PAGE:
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Developer quick start


This guide is designed as a minimal quick start tutorial for creating a project on the Internet Computer. Other developer documentation pages provide additional supporting context to the concepts and workflows used within this page, and they will be linked for reference accordingly.


To follow this quick start guide, you will need to have the following:

  • A connection to the internet.
  • A command line interface.
  • Node.js downloaded and installed.

Install the IC SDK

The IC SDK includes dfx, which is a CLI tool used to create projects on the IC. It can be downloaded with the command:

sh -ci "$(curl -fsSL"

For more information on installing the IC SDK, please see here

Start the local replica

To start a local instance of the IC replica, use the command:

dfx start --background

The --background flag will start the replica in the background.

Create and deploy the template project

To create a new project with dfx, run the command:

dfx new hello_world

This project is a simple 'Hello, world!' project that includes a simple frontend UI. You can see a more detailed look into this project in the guide here.

Then, to create, build, and deploy the project, use the dfx deploy command in the new project directory:

cd hello_world
dfx deploy

This command will deploy the project locally. To learn more about local development, including how to interact with your canister once deployed, please see here.

The project's local URLs will be returned in the output of this command:

Committing batch.
Committing batch with 18 operations.
Deployed canisters.
Frontend canister via browser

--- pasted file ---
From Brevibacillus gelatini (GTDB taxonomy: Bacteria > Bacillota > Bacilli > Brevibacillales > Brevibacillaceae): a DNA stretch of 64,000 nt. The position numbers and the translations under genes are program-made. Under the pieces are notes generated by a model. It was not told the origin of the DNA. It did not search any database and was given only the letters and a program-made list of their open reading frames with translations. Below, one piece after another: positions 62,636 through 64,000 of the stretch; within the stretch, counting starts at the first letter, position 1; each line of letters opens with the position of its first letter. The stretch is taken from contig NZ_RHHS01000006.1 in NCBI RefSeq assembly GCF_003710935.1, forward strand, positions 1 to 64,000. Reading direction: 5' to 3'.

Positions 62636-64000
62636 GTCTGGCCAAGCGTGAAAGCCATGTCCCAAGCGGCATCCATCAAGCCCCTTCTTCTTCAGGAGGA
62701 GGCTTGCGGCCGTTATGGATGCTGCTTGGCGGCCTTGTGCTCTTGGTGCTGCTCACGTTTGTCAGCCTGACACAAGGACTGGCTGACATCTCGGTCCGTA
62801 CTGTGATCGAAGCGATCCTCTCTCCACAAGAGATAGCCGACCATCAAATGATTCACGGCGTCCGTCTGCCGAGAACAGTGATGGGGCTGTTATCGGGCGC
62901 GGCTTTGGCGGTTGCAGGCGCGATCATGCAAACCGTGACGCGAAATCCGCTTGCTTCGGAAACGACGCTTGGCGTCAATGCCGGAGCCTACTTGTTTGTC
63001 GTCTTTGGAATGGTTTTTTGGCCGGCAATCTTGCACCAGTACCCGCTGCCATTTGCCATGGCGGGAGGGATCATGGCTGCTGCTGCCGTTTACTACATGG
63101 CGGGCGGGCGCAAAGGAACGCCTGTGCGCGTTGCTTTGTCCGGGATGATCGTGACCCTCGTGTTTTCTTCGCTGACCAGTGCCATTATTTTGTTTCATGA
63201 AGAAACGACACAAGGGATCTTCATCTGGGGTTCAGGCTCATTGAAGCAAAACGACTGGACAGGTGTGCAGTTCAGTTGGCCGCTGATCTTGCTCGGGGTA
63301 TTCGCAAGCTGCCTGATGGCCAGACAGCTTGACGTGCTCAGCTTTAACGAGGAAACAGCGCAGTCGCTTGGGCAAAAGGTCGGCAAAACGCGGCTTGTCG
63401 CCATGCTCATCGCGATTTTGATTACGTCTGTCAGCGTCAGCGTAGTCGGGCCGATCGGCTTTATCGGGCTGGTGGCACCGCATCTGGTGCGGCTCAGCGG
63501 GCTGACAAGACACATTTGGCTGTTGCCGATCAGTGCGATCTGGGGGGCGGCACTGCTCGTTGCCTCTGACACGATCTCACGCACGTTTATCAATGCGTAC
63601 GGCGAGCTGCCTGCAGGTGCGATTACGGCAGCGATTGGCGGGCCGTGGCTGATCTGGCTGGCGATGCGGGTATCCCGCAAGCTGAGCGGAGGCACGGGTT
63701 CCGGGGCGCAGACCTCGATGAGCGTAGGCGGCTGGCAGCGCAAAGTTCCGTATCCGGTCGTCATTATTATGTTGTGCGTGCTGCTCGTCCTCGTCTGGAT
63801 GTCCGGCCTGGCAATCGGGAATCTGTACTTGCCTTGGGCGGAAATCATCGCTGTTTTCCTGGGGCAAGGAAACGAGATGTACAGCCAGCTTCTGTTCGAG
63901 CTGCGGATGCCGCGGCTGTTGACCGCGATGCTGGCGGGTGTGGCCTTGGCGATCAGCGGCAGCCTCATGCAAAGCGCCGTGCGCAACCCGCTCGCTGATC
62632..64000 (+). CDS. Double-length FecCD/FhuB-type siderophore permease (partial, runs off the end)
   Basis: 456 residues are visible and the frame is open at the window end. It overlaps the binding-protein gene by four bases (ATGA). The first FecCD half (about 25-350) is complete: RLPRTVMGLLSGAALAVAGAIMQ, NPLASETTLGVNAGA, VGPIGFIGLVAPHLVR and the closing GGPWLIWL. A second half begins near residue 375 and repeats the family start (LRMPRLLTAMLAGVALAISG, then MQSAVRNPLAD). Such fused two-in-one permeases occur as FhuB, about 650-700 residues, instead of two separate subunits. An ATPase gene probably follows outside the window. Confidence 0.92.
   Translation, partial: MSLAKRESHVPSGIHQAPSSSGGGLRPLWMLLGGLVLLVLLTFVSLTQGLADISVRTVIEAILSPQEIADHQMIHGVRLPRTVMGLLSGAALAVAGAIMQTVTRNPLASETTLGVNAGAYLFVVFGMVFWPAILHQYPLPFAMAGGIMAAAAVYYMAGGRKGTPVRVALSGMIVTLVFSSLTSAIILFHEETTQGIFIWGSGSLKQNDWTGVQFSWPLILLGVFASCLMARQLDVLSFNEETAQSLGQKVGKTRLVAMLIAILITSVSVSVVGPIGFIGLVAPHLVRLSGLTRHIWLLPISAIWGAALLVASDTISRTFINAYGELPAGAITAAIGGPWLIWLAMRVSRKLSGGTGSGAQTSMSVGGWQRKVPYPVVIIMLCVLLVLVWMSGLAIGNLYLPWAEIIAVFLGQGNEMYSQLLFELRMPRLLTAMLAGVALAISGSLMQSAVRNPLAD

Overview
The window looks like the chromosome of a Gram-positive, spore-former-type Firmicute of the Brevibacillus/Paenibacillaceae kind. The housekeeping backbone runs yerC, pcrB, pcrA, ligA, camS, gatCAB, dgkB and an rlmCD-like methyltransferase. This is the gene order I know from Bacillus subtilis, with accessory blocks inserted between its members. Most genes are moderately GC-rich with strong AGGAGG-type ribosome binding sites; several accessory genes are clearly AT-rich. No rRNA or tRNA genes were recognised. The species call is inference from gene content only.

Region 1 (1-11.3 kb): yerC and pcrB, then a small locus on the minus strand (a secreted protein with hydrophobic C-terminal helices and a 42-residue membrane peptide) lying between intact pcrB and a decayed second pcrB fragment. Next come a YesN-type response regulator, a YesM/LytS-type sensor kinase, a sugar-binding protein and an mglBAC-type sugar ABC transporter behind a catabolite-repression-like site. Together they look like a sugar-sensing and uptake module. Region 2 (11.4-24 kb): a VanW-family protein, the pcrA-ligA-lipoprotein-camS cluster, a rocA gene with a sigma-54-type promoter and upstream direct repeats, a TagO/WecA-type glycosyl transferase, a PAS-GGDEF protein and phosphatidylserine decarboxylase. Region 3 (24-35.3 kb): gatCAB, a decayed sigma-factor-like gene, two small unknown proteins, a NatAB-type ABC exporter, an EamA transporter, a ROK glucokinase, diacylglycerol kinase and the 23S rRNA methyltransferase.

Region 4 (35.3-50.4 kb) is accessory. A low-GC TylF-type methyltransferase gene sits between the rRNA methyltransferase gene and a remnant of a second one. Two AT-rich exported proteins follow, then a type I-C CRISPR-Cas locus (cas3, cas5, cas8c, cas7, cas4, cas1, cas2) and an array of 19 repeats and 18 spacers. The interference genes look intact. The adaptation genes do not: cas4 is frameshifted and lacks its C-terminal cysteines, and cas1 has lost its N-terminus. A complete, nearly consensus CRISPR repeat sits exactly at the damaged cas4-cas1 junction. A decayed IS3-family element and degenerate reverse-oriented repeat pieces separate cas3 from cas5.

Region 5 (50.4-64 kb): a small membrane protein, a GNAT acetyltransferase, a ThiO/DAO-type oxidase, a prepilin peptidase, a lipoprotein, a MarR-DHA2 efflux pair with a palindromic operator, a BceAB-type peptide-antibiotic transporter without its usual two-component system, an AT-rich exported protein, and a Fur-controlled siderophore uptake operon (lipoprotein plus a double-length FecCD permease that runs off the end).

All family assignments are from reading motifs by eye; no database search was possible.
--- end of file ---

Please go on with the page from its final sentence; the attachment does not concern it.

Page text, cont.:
Backend canister via Candid interface:

If you want to deploy your project to the mainnet, you can use the --network ic flag, such as:

dfx deploy --network ic

Deploying to the mainnet will cost cycles. To learn more about cycles, please see here.

To learn more about mainnet deployment, please see here.

To deploy your project to the Motoko playground, which simulates the mainnet network without having to use cycles, use the --network playground flag, such as:

dfx deploy --playground

Default project structure

By default, projects created with dfx have the following structure:

├── # Default project documentation
├── dfx.json # Project configuration file
├── node_modules # Libraries for frontend development
├── package-lock.json
├── package.json
├── src # Source files directory
│ ├── hello_world_backend
│ │ └──
│ ├── hello_world_frontend
│ ├── assets
│ │ ├── logo.png
│ │ ├── main.css
│ │ └── sample-asset.txt
│ └── src
│ ├── index.html
│ └── index.js
└── webpack.config.js

In all new projects, the following files and directories are created:

  • The default README file to be used for documenting your project.
  • dfx.json: The default configuration file used to set configurable options for your project.
  • src/: The source directory that contains all of your dapp's source files.
  • hello_world_backend: The source directory that contains your dapp's backend code files.
  • hello_world_frontend: The source directory that contains your dapp's frontend code files.
  • hello_world_backend/ The default template Motoko file that can be modified or replaced to include your dapp's core programming logic.

Developing an app

To develop your own custom application from this point, you will need to determine which programming language to use and determine what your app's functionalities will be.

Developing with Motoko

Developing with Rust

Using Candid

Developing with agents

Developing with frontend frameworks

  • React.
  • Svelte.
  • Vue.

Developing with tokens and ledgers

Integrating with Internet Identity


For a more comprehensive series of tutorials on developing on the IC, check out the developer journey series.